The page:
In that sense, Briggs and Johnson lived up to Stubbs’ desire for the middle blocking tandem. Johnson primarily contributed on offense. She had 15 kills in the two matches, but she tallied just two block assists. She did not have a block in the first match.
Arizona started the second match much like it ended the first. The Tar Heels never trailed in the opening set. The last tie was at 6-6, and UNC eventually built an 18-9 lead. The closest the score got after that was a four-point difference at 22-18. The Tar Heels scored the final three points to take the early lead.
The second set wasn’t quite as lopsided, but once again UNC never trailed. The final tie came at 17-17, and it looked like the Tar Heels were going to make quick work of Arizona with a straight-set victory.
The Wildcats, their coach, and the boisterous crowd decided that wasn’t going to happen. The Zona Zoo turned out in considerable numbers, as did the community. Unlike former coach Dave Rubio, who was more likely to show exasperation than enthusiasm during a match, Stubbs raised both hands in the air and cheered when her team did things well. The crowd fed off her and the added energy from the players over the final three sets.
Arizona flipped the script in the third set. It was the Wildcats’ turn to lead for almost the entire set. They built a lead of five on several occasions, but UNC fought back and took match point at 24-23.
The Tar Heels couldn’t put it away, though. Stubbs called time. Arizona came back from the timeout and scored the final three points of the set to extend the match. Maldonado Diaz had two kills to get the Wildcats to set point, then Hodge ended it.
Arizona wanted the reverse sweep. After tying it at 4-4 in the fourth set, the Wildcats slowly started pulling away. They pushed their lead to 10-6. The lead was soon five, then six, and then seven. Arizona’s biggest lead was eight points. At 24-18, it was once again Hodge who put the set away to give her team the chance at that reverse sweep. The crowd just got louder.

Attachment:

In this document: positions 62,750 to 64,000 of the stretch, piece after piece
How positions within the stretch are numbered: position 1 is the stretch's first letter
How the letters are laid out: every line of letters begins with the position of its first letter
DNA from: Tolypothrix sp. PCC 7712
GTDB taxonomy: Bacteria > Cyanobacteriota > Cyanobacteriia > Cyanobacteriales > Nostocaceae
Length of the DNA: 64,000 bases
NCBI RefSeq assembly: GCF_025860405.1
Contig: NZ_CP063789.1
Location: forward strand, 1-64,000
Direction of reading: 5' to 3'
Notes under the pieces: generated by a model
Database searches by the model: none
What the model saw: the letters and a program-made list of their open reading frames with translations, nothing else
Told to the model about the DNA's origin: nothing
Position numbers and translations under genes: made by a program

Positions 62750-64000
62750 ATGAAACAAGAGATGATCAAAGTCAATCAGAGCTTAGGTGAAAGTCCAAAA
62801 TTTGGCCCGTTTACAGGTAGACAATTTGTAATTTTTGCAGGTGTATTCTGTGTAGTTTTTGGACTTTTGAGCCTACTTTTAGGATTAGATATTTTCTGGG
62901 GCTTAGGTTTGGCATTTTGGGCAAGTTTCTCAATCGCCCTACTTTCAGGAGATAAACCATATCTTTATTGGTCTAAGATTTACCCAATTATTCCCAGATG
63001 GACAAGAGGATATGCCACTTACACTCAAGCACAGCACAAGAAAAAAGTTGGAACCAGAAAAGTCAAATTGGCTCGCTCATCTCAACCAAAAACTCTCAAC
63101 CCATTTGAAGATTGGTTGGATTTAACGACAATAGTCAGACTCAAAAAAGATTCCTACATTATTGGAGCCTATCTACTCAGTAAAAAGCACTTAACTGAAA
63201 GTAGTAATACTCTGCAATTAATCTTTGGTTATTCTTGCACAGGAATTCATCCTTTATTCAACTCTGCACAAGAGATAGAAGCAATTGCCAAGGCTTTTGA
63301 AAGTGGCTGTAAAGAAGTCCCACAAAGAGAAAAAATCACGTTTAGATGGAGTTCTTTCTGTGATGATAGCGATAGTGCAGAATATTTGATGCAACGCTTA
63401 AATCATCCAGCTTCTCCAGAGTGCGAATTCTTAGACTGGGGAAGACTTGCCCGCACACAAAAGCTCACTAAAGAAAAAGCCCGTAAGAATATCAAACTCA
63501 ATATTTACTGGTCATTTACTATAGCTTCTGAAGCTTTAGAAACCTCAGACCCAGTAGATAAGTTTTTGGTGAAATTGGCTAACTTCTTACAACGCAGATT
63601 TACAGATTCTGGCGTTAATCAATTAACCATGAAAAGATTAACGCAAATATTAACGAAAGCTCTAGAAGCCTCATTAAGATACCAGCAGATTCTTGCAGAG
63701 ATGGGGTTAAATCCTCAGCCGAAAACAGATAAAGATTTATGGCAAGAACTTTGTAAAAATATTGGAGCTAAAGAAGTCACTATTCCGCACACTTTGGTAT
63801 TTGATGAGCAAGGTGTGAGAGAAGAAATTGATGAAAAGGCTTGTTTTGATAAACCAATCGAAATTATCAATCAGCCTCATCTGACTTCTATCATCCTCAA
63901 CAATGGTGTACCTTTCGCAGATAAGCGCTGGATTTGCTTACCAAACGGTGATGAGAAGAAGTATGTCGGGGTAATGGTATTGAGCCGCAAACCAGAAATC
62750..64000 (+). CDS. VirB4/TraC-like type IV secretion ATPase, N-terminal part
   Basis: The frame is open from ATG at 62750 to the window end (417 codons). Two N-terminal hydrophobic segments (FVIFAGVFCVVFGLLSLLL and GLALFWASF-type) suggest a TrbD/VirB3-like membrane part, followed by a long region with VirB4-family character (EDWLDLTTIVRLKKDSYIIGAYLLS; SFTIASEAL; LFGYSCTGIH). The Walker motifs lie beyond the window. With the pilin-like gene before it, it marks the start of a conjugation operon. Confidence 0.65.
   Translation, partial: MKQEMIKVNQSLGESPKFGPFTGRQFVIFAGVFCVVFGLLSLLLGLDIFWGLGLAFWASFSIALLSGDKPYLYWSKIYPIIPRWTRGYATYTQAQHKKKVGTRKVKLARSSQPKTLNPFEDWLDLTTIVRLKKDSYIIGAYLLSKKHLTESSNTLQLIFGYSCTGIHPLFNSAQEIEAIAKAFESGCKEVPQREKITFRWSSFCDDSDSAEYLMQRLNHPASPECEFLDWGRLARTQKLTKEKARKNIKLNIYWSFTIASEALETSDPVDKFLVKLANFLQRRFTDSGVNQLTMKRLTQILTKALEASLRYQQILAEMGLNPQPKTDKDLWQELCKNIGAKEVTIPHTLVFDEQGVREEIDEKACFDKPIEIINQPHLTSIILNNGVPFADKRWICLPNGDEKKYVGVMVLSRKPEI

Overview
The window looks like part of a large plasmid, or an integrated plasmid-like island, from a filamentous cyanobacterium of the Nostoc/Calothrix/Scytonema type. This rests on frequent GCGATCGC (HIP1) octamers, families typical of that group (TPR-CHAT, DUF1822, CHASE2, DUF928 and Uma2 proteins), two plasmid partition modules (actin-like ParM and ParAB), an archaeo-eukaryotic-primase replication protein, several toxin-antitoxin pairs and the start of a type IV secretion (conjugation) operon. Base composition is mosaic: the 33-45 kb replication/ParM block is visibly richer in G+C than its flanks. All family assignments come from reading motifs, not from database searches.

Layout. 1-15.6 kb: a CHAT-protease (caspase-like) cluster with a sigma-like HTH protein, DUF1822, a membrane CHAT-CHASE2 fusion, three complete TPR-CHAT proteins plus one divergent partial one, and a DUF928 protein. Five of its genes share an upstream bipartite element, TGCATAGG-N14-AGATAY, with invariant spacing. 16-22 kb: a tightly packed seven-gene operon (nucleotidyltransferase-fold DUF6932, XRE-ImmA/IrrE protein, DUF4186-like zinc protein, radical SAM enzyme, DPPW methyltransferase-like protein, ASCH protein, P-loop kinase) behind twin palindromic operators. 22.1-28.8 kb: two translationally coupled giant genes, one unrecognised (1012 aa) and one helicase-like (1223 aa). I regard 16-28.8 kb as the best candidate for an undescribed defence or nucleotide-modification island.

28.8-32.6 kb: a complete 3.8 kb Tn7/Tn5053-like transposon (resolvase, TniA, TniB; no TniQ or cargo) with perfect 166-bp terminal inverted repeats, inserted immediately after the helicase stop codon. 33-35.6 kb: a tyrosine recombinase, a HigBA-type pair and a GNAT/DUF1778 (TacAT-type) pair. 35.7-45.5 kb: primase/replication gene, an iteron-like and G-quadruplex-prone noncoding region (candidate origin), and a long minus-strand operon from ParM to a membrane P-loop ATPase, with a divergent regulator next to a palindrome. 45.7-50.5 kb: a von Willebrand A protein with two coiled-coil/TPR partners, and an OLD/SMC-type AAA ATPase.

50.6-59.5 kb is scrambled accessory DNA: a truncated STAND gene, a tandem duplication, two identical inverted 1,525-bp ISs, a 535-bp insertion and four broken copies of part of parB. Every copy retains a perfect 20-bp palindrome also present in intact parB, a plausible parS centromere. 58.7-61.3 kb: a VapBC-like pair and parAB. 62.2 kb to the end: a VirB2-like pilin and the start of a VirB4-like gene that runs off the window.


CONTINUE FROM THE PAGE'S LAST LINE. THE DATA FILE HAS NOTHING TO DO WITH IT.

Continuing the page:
The final set was a battle. UNC had a three-point lead on several occasions. In a 15-point set, that’s a considerable lead.
Arizona fought back again, tying the set at 12 points each. There was another tie at 13. Then, UNC reached another match point at 14-13. An attack error by the Tar Heels gave Arizona one more lease on life at 14-all, but UNC won the final two points to take the match.
Stubbs and her players found positives in the second match even if they didn’t get the result they wanted.
“I think we played together really like as a one team,” Maldonado Diaz said.
The group definitely had more energy. There were more spectacular digs and more pursuit of the ball whereas they often seemed to give in and let the Aggies take the points easily in the early match.
“We relaxed more,” said setter Ana Heath. “Got it out of our system. We were more confident.”
The Wildcats will try to get their first win under Stubbs on Saturday afternoon at 3:30 p.m. MST when they face Pacific. The Tigers lost to UNC by the score of 3-2 early Friday afternoon.
“We have to be able to pass and decrease our number of errors,” Stubbs said. “In the first two sets, for sure, we would...score a point, give up three points. We’d score two points, give up five points. And we decreased that in sets three, four, and five...And part of that is youthfulness. Part of it is just not being in the right place at the right time. Tomorrow, we have to be better at that, because they’re very similar to Carolina.”
Arizona was just one of many teams that struggled on opening day. No. 1 Texas lost to Long Beach State, which will visit Tucson on Sept. 14 for the Wildcat Classic. No. 10 Kentucky lost to former Wildcat setter Emery Herman and the Colorado State Rams. The Pac-12, as a league, took several hits on the opening day of its final season.
Surprised how PAC 12 really struggled today. USC (Houston), Washington (UTEP), Arizona (UC Davis), Oregon State (Montana State and Kennesaw State), UCLA (LSU), Utah (Utah Valley), and Colorado (UNLV) all lost to the teams in parentheses.— zachery croll (@ZacheryCroll) August 26, 2023